Today, we had the most beautiful, heavy, wet snowfall and I couldn’t resist the urge to go out and take some photos. Luckily, today was the first day of my 365 photo challenge and I knew just where to go to capture my first prompt, which was “tree”.

I grabbed my camera and checked the ISO to make sure I wasn’t going to have a bunch of blown out photos. I’m not technically savvy with my camera yet, but I know enough to check the light. I was wanting to capture the falling snow, so I set my shutter speed low and started snapping away. Half way through, because I don’t look at every shot right away, I discovered that all my photos looked like they had white streaks. Not exactly what I was going for. So then I moved my shutter speed up and voilá! Snowflakes instead of streaks. I felt pretty stupid, but that’s what practice is all about: learning from your mistakes.

Before I figured out that I needed to adjust my shutter speed.
And after. Much better.

I’ve been a know-it-all most my life. Not that I know it all, really. I am, as they say, “A Jill of all trades, master of none.” I know a lot of little things, but not a lot about anything. A lot of it comes from being the oldest child, however, I also grew up in a chaotic, insecure household and I felt it was my duty to try to make everyone happy and fix things. I had to know things in order to fix things.

This need to make things better or to help people has carried over into the rest of my life. I’m not a know-it-all to be right or prove how smart I am. I’m a know-it-all to try to fix things for people. If someone is talking about a problem they have, I will offer what I know about the subject and if I don’t know, then I’ll research the heck out of it to find something to help.

When I started working at the lab, I discovered that I was not the only know-it-all. In fact, most of the people working there were know-it-alls and they were also smarter than I am. I’m fine with people knowing more than I do. I’m not competitive like that. However, it felt like every statement I made was challenged by one person or another. I couldn’t often back things up with more facts off the top of my head, because I am a big picture person. I don’t do details, but these people were scientists and they want everything to be backed up by facts and data. So, feeling insecure, I’d either Google it to back up what I said or else I’d simply drop the subject. More often than not, I’d just walk away. I’m not much of a debater either.

And it’s not just the scientists that do this. It seems as if everyone has done everything and they know more than I do about virtually everything. Every time I find out something new I like to share – because that’s how I roll – but it always seems to be met with indifference and boredom, as if I’m an idiot for not knowing that already. People’s disinterest in my newfound discovery diminishes my enjoyment of it. I wanted to tell someone my story about the shutter speed fiasco, but I knew that, if I mentioned it, I would be met with a blank stare and some statement about how they had that same problem a long time ago, when they first started doing photography, but now they are so far beyond that. So I kept my mouth shut. (Until now. You guys don’t sass me much.) And it dawned on me that that’s how I made other people feel with my own know-it-allness. I diminished their feelings with all my “help”.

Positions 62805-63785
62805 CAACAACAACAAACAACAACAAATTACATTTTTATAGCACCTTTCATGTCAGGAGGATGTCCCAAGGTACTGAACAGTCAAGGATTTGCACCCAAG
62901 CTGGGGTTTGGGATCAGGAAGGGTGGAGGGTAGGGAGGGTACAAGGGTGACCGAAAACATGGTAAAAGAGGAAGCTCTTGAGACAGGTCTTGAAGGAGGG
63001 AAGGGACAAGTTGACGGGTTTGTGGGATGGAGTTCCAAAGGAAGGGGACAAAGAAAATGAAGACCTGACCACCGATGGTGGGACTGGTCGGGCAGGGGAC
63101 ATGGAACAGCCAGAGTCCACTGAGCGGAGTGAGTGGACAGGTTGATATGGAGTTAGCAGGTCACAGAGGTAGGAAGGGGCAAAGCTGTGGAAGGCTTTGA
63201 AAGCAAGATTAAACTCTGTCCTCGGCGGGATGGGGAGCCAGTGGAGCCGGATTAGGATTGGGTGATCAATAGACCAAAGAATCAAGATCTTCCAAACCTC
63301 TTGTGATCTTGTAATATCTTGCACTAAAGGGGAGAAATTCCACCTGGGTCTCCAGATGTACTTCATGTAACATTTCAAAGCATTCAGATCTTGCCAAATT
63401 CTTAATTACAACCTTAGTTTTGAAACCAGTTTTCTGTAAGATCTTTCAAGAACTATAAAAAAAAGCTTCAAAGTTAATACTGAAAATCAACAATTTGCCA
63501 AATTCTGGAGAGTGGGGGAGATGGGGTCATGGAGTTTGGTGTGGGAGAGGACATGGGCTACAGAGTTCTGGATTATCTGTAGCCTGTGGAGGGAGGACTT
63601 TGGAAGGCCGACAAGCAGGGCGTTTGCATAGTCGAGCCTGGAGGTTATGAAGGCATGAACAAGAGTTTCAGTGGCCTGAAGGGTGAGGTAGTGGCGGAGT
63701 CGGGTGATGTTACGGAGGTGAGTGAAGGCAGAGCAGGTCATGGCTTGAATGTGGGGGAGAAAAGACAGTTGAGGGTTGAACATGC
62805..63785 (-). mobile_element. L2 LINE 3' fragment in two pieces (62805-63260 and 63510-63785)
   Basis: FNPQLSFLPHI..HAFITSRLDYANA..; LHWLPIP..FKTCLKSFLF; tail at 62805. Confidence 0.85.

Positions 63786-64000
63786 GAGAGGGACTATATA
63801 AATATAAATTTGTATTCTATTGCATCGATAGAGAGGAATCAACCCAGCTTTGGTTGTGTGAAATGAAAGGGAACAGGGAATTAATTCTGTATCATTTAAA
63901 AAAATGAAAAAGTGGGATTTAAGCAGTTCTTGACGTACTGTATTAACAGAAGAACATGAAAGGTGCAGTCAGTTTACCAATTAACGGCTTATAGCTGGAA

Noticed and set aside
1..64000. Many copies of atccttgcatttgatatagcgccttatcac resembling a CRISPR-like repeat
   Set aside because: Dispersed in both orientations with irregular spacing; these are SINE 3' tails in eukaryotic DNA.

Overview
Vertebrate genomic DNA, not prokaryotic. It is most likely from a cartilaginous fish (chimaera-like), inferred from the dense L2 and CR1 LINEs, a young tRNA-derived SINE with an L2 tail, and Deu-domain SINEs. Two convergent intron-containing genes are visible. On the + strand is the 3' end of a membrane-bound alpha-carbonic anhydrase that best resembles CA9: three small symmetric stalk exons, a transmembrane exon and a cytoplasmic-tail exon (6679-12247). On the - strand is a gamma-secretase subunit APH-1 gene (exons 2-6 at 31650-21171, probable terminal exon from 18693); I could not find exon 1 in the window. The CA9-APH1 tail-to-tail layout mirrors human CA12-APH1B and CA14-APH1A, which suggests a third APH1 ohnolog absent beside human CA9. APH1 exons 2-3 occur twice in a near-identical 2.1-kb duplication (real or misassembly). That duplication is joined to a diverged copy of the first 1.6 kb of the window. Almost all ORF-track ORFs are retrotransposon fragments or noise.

Native medicine people never offer unsolicited advice or offer to perform ceremony for a person, even if they know they’re suffering. Part of the ceremony is in the asking. If someone needs help, they take tobacco to the medicine man and ask him for what they need. I’m no medicine person, but that’s what I’m going to do from now on. If someone wants my advice or help, I’ll let them ask.

Remember how proud you felt when you were little and you figured something out all by yourself? You ran as fast as you could to tell somebody, usually mom or dad, and they pretended like they didn’t know this new thing you discovered and praised you for being so smart. It’s the same when you’re an adult. It’s fun to figure things out on your own and it gives you a sense of pride when you worked hard and did it yourself. People simply want someone to listen and not belittle their feelings or diminish their sense of accomplishment.

I may know it all, but I’ve decided to quit being a knowing it all. Half the fun of life is discovering new things and I want everyone to have as much fun learning as I do. I’ll no longer be doling out unsolicited advice, so if you want my opinion or words of wisdom, you’ll have to ask me for it.




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